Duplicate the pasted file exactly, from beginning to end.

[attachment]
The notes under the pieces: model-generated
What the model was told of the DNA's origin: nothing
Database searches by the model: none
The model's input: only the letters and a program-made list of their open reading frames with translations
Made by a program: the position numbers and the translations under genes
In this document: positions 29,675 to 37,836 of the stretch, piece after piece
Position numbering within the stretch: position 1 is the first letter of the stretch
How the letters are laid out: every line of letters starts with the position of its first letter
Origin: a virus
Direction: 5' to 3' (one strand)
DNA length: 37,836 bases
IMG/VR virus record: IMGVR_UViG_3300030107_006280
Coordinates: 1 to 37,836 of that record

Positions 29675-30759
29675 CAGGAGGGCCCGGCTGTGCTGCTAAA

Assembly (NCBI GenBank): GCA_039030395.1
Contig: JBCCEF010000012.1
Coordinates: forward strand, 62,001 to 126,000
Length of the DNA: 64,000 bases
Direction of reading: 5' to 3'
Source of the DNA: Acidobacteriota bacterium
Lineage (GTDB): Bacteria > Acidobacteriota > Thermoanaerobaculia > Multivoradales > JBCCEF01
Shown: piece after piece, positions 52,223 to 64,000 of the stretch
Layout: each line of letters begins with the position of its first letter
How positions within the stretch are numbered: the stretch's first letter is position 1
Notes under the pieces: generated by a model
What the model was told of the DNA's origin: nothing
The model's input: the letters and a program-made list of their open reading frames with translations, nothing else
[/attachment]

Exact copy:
The notes under the pieces: model-generated
What the model was told of the DNA's origin: nothing
Database searches by the model: none
The model's input: only the letters and a program-made list of their open reading frames with translations
Made by a program: the position numbers and the translations under genes
In this document: positions 29,675 to 37,836 of the stretch, piece after piece
Position numbering within the stretch: position 1 is the first letter of the stretch
How the letters are laid out: every line of letters starts with the position of its first letter
Origin: a virus
Direction: 5' to 3' (one strand)
DNA length: 37,836 bases
IMG/VR virus record: IMGVR_UViG_3300030107_006280
Coordinates: 1 to 37,836 of that record

Positions 29675-30759
29675 CAGGAGGGCCCGGCTGTGCTGCTAAA

Assembly (NCBI GenBank): GCA_039030395.1
Contig: JBCCEF010000012.1
Coordinates: forward strand, 62,001 to 126,000
Length of the DNA: 64,000 bases
Direction of reading: 5' to 3'
Source of the DNA: Acidobacteriota bacterium
Lineage (GTDB): Bacteria > Acidobacteriota > Thermoanaerobaculia > Multivoradales > JBCCEF01
Shown: piece after piece, positions 52,223 to 64,000 of the stretch
Layout: each line of letters begins with the position of its first letter
How positions within the stretch are numbered: the stretch's first letter is position 1
Notes under the pieces: generated by a model
What the model was told of the DNA's origin: nothing
The model's input: the letters and a program-made list of their open reading frames with translations, nothing else